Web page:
Estate of CoffeeAnnotate this Case
Estate of HARRY COFFEE, Deceased. ANNA COFFEE, Individually and as Executrix, etc., Respondent, v. HARRY B. RILEY, State Controller, Appellant.
James W. Hickey, Inheritance Tax Attorney, and Alvin P. Jacobs, Assistant Inheritance Tax Attorney, for Appellant.
Dearing & Jertberg, Gilbert Jertberg and Kenneth G. Avery for Respondent.
The Controller has appealed from an order fixing the inheritance tax in the estate of Harry Coffee, deceased, which, in effect, allows his widow to take one-half of their community property without deduction for debts, expenses of administration or inheritance taxes.
The following facts stand undisputed.
Harry Coffee died testate. He owned separate property as well as that held by him and the respondent as joint tenants. By his will, all of his property was left to his wife. The total value of his estate subject to distribution by the probate court is $141,000. At the time of his death, community property and separate property had been transferred within the meaning of the Inheritance Tax Act of 1935 (Stats. 1935, p. 1266, Deering's Gen. Laws, Act 8495) or was held in joint tenancy by him and his wife, of a total value of $68,500. He also owned life insurance policies providing for the payment of $73,000 to named beneficiaries, which amount is not chargeable with inheritance taxes.
Excluding insurance, the value of the community property is $149,500. The inheritance tax appraiser allowed as credits against the amount of $209,500 (the value of all property except life insurance policies), commissions of the executrix and her attorneys upon $141,000, also debts, expenses of administration and the federal estate tax, a total of $22,700. He then computed the inheritance tax upon a clear market value of $186,800, after excluding $60,700 for the widow's share of the community property and deducting her statutory [19 Cal. 2d 250] exemption of $24,000. She objected to this report upon the ground that one-half of the community property of herself and her husband is no part of his estate within the meaning of the Inheritance Tax Act; that it is not subject to his debts, or the expenses of administration and cannot be considered in calculating the inheritance tax thereon. This objection was sustained by the probate court which found that Harry Coffee left property subject to administration of a fair market value of $90,700; that there is other property also taxable under the inheritance tax law of a fair market value of $44,100; therefore, the total value of property which may be considered for inheritance tax purposes is $134,800. Allowing deductions for commissions of the executrix and her attorneys upon $90,700 together with debts, expenses of administration and the federal estate tax, in a total amount of $19,400, the court concluded that the taxable property of the decedent has a clear market value of $115,400. The amount of $90,700 represents the value of the property being administered upon in the probate court less one-half of the value of the community property included in the inventory and appraisement. Adding $44,100 to that amount and also $74,700, the value of one-half of the community property claimed by the wife, gives a total of $209,500, the value of all property except the insurance.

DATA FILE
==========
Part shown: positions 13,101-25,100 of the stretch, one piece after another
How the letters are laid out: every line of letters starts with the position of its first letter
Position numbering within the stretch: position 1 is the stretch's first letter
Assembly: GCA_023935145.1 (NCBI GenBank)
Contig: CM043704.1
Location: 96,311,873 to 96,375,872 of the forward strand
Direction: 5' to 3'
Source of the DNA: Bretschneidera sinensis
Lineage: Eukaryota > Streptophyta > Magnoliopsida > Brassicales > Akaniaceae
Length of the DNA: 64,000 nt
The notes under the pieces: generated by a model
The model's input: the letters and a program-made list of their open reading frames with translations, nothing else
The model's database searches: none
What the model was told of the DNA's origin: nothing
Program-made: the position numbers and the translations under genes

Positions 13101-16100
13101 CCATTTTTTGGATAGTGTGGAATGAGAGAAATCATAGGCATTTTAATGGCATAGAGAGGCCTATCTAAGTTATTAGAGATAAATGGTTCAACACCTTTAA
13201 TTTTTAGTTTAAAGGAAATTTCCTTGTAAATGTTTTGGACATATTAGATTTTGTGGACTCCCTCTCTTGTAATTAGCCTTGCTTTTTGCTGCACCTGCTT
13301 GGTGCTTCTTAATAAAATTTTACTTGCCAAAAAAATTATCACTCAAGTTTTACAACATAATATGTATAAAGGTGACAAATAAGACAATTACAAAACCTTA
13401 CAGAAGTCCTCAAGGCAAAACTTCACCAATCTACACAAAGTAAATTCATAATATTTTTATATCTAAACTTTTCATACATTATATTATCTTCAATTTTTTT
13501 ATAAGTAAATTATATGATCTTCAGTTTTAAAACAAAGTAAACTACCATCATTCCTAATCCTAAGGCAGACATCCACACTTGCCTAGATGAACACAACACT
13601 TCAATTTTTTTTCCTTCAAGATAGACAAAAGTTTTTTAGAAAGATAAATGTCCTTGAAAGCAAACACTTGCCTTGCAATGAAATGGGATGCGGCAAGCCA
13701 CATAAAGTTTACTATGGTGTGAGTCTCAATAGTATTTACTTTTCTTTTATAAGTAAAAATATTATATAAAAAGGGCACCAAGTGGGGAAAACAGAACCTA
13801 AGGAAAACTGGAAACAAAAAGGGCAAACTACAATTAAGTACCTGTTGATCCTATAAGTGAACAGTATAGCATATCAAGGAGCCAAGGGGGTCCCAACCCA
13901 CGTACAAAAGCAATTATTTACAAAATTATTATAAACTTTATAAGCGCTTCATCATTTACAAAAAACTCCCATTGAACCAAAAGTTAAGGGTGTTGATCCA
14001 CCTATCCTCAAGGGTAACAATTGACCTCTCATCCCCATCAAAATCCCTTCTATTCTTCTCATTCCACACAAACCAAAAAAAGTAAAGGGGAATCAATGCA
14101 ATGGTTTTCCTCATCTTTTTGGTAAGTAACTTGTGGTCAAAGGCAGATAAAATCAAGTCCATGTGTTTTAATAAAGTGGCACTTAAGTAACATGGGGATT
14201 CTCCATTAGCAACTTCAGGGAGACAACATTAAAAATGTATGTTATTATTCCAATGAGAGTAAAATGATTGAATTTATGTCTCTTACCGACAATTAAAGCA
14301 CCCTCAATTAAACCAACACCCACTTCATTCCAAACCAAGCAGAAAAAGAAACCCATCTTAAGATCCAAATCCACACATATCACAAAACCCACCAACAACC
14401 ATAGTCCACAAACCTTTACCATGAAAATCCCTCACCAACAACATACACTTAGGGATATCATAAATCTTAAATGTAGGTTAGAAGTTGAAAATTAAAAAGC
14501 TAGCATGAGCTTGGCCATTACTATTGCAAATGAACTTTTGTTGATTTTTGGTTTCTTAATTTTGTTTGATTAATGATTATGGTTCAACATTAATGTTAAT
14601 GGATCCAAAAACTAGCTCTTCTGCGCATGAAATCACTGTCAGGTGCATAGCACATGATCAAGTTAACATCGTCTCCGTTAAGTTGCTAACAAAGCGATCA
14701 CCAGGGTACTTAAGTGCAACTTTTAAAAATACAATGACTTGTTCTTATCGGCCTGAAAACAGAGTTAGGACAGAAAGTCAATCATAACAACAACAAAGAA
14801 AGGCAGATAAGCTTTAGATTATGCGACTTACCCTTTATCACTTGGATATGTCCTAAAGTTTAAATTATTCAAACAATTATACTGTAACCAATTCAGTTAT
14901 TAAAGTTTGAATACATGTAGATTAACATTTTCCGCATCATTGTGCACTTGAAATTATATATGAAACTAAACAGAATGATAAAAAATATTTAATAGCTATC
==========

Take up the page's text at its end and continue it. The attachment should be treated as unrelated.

The Controller contends that the entire community property, proportionately with the husband's separate property, is subject to his debts and the expenses of administration, and that the widow is only entitled to take one-half of the community property remaining after the payment of these charges. He also asserts that the commissions of the executrix and of her attorneys should be based upon the value of the community property and the separate property subject to distribution by the probate court. In support of the probate court's order, the respondent argues that upon the death of the husband, one-half of the community property is no part of his estate and, further, that it may not be used for any purpose in computing the inheritance tax because section 1 of the Inheritance Tax Act of 1935, supra, declares "the one half of the community property which belongs to the surviving spouse ... shall not be subject to" its provisions.
In 1873, section 1401 of the Civil Code, which was a part of Title VII concerning "Succession," provided that upon [19 Cal. 2d 251] the death of the wife, the entire community property, without administration should belong to the surviving husband, except such portion of it as had been set aside to her by judicial decree for her support and maintenance. At that time section 1402 of the Civil Code provided: "Upon the death of the husband, one-half of the community property goes to the surviving wife, and the other half is subject to the testamentary disposition of the husband, ... In case of the dissolution of the community by the death of the husband, the entire community property is equally subject to his debts, the family allowance, and the charges and expenses of administration." Both sections were recast by the legislature of 1923. Section 1401 became: "Upon the death of either husband or wife, one-half of the community property belongs to the surviving spouse; the other half is subject to the testamentary disposition of the decedent, and in the absence thereof, goes to the surviving spouse, subject to the provisions of section ...  of this code." The following section was amended to read: "Community property passing from the control of the husband, either by reason of his death or by virtue of testamentary disposition by the wife, is subject to administration, his debts, family allowance and the charges and expense of administration ..." In 1931, these were enacted without substantial change of language as sections 201 and 202, respectively, of the Probate Code,